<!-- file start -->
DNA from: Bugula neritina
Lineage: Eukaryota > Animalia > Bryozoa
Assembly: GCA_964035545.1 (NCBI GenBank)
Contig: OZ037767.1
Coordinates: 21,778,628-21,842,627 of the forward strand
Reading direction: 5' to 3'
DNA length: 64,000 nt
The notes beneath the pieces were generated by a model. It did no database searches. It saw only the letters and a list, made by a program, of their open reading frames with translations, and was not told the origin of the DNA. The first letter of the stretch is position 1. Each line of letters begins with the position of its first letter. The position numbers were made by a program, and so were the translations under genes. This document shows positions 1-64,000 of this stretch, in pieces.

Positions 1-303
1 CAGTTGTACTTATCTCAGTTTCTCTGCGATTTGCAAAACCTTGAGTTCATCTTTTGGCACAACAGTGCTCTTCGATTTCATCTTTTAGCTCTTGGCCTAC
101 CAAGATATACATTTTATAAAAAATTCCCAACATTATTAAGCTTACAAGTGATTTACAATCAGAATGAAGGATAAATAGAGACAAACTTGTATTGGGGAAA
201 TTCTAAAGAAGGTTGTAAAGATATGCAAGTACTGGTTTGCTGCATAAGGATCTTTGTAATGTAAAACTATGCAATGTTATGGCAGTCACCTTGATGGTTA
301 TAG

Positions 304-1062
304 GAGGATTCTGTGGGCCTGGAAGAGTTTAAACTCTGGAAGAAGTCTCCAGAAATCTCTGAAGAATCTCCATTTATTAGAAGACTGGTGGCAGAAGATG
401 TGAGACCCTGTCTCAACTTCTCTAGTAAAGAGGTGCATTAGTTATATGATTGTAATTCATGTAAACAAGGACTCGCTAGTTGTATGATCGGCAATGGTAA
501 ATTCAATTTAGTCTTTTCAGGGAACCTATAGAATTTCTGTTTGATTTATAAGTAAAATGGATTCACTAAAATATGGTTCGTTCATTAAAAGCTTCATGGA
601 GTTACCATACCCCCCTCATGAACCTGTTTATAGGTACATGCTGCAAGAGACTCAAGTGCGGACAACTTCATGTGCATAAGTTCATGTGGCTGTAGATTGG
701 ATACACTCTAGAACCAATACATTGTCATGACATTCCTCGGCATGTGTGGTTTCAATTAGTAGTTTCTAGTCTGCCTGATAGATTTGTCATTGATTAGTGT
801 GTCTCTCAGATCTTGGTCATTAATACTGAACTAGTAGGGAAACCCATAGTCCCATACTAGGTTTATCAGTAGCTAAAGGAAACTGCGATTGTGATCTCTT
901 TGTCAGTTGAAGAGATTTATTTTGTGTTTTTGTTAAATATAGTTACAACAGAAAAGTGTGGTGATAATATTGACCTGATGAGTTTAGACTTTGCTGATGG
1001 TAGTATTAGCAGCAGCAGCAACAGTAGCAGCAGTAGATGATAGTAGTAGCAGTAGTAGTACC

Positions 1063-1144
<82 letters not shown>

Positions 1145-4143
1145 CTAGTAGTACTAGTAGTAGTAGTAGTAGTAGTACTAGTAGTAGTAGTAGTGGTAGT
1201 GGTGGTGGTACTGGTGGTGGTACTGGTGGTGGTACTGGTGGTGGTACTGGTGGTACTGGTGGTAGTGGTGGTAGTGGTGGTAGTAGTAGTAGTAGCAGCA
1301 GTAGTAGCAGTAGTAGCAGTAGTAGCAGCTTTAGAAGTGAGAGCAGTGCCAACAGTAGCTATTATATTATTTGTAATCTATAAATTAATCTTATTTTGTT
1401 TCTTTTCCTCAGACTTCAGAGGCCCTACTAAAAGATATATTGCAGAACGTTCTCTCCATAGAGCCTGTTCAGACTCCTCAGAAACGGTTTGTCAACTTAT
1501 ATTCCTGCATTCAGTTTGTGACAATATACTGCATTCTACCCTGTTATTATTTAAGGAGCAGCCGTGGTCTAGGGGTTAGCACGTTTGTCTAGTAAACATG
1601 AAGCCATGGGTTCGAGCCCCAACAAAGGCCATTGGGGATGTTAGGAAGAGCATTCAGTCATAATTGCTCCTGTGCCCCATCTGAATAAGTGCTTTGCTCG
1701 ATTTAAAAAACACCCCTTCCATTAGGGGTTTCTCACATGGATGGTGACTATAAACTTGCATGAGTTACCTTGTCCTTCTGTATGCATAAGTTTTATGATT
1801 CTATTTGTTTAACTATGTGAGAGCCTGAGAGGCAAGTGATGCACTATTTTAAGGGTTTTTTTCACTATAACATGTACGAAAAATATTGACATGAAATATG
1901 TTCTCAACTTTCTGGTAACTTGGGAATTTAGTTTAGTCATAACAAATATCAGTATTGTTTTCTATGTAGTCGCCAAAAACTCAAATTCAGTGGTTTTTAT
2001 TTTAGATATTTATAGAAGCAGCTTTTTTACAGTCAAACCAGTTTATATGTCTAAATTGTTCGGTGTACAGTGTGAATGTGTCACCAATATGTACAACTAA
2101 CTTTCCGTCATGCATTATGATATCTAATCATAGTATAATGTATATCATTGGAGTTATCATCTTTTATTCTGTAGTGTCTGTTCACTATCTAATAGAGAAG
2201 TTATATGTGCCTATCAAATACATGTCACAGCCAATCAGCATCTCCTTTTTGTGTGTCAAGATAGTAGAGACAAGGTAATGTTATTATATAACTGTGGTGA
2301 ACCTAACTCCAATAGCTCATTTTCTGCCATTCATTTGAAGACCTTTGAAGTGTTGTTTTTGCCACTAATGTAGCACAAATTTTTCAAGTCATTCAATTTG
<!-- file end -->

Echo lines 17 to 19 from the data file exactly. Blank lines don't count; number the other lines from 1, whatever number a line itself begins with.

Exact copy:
501 ATTCAATTTAGTCTTTTCAGGGAACCTATAGAATTTCTGTTTGATTTATAAGTAAAATGGATTCACTAAAATATGGTTCGTTCATTAAAAGCTTCATGGA
601 GTTACCATACCCCCCTCATGAACCTGTTTATAGGTACATGCTGCAAGAGACTCAAGTGCGGACAACTTCATGTGCATAAGTTCATGTGGCTGTAGATTGG
701 ATACACTCTAGAACCAATACATTGTCATGACATTCCTCGGCATGTGTGGTTTCAATTAGTAGTTTCTAGTCTGCCTGATAGATTTGTCATTGATTAGTGT